At eleven and thirteen feet respectively, the two driving lanes in this section are very wide. 18th Ave NE is a Minnesota Staid Aid road, so the city would need a variance to get a smaller driving lane in the 3 block section of the project where the road is only 60 feet wide. This would make a big difference.  Don did not think this was feasible.

Can the city really call this a protected bikeway if it is a mixed use trail?

How comfortable will pedestrians feel if they are sharing a trail with bicycles?  Taking back a two-foot encroachment was included in this proposal, which impacts 17 parcels. An encroachment means a private improvement, structure or obstruction extending into or located within, upon, above or under any public right of way or public easement. In this case, the City will be retaking an encroachment onto the 18th Ave right of way to use for the trail. An option was proposed in the meeting where the city could narrow the two-way bikeway, making the bikeway eight feet wide, and take an additional 12 inches of encroachment, allowing room for a separation between bikes and a five-foot sidewalk for pedestrians. The city engineer thought it would be too expensive, and that the community wouldn't want to have more parcels impacted by pursuing another twelve inches of encroachment.  However, no research has been done on how many parcels would be impacted, or what the additional cost would be for taking another twelve inches of encroachment, so the BAC made a motion for more research.

BAC moved to recommend the project as presented, while also requesting the City explore separation in the 70' section of the project, including exploring full separation of bikes and pedestrians leading up to intersections at the least, raised intersections and other improvements in general.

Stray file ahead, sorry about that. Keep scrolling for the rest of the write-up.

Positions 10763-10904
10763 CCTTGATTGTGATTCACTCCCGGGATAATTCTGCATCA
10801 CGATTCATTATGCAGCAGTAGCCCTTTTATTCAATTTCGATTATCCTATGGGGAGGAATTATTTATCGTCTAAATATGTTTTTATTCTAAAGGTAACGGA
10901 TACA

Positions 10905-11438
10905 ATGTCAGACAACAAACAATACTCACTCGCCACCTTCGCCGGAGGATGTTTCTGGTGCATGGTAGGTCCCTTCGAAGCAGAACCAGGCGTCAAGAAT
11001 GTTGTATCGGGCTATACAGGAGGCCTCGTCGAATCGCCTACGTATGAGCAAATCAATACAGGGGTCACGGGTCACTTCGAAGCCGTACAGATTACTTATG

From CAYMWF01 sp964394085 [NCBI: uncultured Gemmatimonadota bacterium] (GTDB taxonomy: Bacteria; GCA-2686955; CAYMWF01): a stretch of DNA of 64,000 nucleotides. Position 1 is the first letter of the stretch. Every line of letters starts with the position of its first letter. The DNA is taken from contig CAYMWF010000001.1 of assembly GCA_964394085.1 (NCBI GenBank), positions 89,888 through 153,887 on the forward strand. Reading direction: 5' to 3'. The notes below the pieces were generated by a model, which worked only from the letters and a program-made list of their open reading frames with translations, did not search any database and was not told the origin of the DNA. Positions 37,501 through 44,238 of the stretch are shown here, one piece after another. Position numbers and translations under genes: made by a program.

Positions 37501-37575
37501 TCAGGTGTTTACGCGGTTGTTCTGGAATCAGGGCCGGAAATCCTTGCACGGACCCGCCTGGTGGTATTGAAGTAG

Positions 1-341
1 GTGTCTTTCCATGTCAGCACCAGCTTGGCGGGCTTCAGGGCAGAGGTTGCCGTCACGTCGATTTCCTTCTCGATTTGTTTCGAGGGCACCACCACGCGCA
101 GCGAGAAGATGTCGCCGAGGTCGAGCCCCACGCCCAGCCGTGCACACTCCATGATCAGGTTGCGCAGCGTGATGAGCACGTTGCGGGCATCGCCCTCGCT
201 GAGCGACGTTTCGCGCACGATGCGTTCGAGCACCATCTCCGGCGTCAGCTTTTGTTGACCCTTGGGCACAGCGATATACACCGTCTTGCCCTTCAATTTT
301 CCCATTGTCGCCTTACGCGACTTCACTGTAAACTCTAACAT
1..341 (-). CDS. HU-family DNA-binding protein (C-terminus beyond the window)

Franklin/Cedar/Minnehaha Intersection - Kelley Yemen & Bob Byers, Henneping County Engineers

There will be a much more detailed blog post about this item coming soon.

BAC moves to support the general direction of this proposal, but is advocating for more work on the closure of Minnehaha and 20th, including the possibility of facilitating bike and pedestrian movements on 20th to Cedar. 

46th St E/W - Kelley Yemen & Bob Byers, Henneping County Engineers

Hennepin County made a brief presentation notifying the BAC that the County is beginning planning for a repaving of 46th Street between Lyndale and Cedar. This is an opportunity to make biking improvements to the street, since a lot of destinations are currently not accessible by bike on 46th Street. The project will be taking place next summer.

Showing 2 reactions

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  • commented 2015-09-01 16:21:26 -0500
    Thanks for saying that, Hokan! Actually, I’ve been a little unclear on how much I can participate, as a non-BAC member.
  • commented 2015-09-01 10:23:56 -0500
    Thanks L aura; Nice summary.

    You said, “Members of the public are allowed to attend, but only BAC members are allowed to make motions or vote.” That’s true enough, but make it seem like the public can have no part in the discussions. In fact anybody who has something to say can talk. I’m not a member of the BAC but I attend often, speak often, and occasionally sway the opinions and votes of the members.

    If you are interested in helping guide the city in becoming a better place to bike, these meetings can be a good way to learn and and to make your voice heard.